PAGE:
Worldwide integration and technological developments, and changing cultural patterns have education experts struggling to respond to the fast paced paradigm changes in order to better equip students with the increased knowledge and skills that are necessary to compete globally in the 21st century. However, research shows that most efforts and proposed initiatives to transform education systems continue to fall short during implementation. There is a substantial gap between the widely acknowledged need for transformation in education and the actual success of such initiatives (Hoteit, Moujaes, Hiltunen, & Sahlberg, 2012). One reason for this gap continues to be a lack of ...view middle of the document...
Furthermore, I will address strengths and/or weaknesses with my own communication skills, motivation, values, goals, strategy and planning, vision, and leadership abilities. Finally, I will share with the reader whether I consider myself a change agent or a change leader and explain why.
Change Leader vs. Change Agent
An ever-growing push for transformational change to school systems has teachers taking on much larger leadership roles than once expected. Once thought to only lead in the classroom or within the confinements of the principal and his/her own school’s vision, paradigm shifts have teachers branching out of the teacher leader role, and into change agent roles, such as department/team leaders, curriculum specialists, transformation specialists, and professional development leaders. However, while some teachers are taking more active roles in change agent positions, research has shown that most teachers remain comfortable in the classroom with the minimal description of what it means to be a change leader, due in part to what they feel is a lack of skills, personality, motivation, strategies, and/or experience to effectively become a change agent.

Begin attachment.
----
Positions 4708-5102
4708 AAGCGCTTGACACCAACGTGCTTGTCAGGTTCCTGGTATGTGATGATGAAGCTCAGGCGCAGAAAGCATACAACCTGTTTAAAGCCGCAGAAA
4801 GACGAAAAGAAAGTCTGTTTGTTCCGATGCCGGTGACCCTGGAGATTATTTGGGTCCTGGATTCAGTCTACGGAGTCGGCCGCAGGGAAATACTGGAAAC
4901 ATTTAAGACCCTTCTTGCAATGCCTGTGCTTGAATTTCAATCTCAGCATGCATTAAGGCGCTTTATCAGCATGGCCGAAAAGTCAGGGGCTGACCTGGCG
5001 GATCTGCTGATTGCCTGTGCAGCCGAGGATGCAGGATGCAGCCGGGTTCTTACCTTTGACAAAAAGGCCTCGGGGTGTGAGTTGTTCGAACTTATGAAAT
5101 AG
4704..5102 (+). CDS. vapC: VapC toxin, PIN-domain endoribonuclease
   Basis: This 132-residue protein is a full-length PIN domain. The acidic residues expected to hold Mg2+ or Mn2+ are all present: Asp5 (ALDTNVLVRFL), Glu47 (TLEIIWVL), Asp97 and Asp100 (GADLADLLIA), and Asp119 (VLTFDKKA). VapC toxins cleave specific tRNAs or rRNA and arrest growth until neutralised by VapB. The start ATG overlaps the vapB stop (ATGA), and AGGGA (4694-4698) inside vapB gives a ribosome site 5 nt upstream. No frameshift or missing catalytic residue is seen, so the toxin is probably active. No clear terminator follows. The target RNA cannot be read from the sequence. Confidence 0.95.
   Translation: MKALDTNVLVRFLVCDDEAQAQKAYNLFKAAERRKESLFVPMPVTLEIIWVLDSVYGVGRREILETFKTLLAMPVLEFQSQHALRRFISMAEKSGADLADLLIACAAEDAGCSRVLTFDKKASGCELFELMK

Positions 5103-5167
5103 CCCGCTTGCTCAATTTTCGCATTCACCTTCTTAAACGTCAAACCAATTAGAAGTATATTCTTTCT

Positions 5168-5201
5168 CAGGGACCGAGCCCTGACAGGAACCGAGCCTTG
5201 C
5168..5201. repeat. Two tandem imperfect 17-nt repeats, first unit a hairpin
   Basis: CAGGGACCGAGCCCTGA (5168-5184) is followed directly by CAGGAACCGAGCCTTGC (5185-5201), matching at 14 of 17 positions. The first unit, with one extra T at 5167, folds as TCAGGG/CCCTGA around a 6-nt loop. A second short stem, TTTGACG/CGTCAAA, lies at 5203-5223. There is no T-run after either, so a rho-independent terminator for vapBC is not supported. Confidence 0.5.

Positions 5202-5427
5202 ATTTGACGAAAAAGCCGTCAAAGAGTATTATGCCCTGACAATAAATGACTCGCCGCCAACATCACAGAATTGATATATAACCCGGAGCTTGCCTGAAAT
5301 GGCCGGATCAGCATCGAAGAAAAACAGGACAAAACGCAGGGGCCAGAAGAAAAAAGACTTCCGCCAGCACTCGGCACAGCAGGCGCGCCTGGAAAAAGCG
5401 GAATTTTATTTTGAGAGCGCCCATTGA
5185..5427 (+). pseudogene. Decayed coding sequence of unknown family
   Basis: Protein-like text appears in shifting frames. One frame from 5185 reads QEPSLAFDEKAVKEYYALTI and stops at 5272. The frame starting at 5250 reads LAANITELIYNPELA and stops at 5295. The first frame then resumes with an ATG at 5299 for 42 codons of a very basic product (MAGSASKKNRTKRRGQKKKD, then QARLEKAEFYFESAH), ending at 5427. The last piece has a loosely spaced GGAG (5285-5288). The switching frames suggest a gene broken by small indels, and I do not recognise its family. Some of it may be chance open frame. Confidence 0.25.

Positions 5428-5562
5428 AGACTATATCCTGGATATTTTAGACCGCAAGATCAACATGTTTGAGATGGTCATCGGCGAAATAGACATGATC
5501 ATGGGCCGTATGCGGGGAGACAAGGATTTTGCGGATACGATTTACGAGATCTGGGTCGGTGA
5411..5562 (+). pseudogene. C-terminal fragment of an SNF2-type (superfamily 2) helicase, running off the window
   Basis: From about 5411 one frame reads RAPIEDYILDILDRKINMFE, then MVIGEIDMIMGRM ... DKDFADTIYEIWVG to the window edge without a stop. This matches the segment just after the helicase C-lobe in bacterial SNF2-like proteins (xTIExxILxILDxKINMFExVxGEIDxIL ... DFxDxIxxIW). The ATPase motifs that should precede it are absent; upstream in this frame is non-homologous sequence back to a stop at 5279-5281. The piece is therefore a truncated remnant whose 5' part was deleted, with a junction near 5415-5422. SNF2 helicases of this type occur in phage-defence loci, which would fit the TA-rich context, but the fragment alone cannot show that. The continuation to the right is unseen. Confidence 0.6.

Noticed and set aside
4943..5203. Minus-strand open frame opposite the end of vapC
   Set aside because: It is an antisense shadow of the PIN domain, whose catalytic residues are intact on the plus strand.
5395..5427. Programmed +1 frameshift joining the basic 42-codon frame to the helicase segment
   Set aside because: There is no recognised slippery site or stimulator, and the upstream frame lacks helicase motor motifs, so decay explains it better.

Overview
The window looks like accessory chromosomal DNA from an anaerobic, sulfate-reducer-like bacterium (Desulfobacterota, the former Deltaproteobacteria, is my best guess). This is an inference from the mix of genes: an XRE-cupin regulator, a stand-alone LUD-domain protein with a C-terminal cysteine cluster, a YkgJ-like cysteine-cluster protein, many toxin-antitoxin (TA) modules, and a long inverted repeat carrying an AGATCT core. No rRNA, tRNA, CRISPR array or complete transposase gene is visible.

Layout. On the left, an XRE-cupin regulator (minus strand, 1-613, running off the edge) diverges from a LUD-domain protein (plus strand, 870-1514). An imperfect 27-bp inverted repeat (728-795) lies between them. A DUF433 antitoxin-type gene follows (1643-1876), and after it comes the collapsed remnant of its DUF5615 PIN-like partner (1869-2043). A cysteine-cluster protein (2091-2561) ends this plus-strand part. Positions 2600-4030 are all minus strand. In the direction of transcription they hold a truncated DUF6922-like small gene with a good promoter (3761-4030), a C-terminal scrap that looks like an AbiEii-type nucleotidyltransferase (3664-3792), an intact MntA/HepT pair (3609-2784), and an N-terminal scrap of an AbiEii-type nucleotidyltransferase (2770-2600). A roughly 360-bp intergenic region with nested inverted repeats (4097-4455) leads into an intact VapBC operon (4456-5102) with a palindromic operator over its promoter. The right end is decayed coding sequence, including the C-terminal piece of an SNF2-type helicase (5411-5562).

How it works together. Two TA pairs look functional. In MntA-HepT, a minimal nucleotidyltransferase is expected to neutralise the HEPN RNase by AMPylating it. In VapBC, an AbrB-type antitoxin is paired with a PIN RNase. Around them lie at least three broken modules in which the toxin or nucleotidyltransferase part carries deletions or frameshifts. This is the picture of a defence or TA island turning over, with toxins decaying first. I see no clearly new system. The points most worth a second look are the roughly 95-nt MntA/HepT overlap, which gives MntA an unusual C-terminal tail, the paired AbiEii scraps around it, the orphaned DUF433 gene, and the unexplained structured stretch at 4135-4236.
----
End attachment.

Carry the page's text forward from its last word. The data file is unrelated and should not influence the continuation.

As a result, one of the biggest setbacks in transformational efforts within the school system is a lack of highly-qualified, skilled, and willing change agents. These are leaders that have a clear vision and patience to see the process of transforming an entire school system, and whom seek the communication and collaboration from other change agents and leaders, both internally and externally, yet remain consistent in spite of not always having the support or trust of other stakeholders during this process. Contrarily, most schools have principals that are better referred to as traditional change leaders. These leaders tend to develop a strong support system, whether by belief or fear, that is centered mainly on their own visions and goals for their school agenda, specifically.
As a result, many teachers come into teaching with the understanding that they work for the change agents, taking direction from the administration of each school which may eventually lead to them thinking that they have little to add to a school system’s transformation. Teachers tend to take direction and policy change in a trickle down manner throughout the progression of the change process with leadership focus being on the authoritarian role of “others”, such as policymakers or administrators, who direct the implementation of the proposed changes (Hargreaves, 2007). Lukacs (2009) suggests that the most important difference between the teacher change agent and teacher leadership models is that teacher change agents have areas of expertise that allow them to take initiatives in a “bottom up” design with the school as the unit of change, and not only the classroom.
Key Concepts for Leading Transformational Change
Duffy (2008) identifies ten leadership competencies for leading transformational...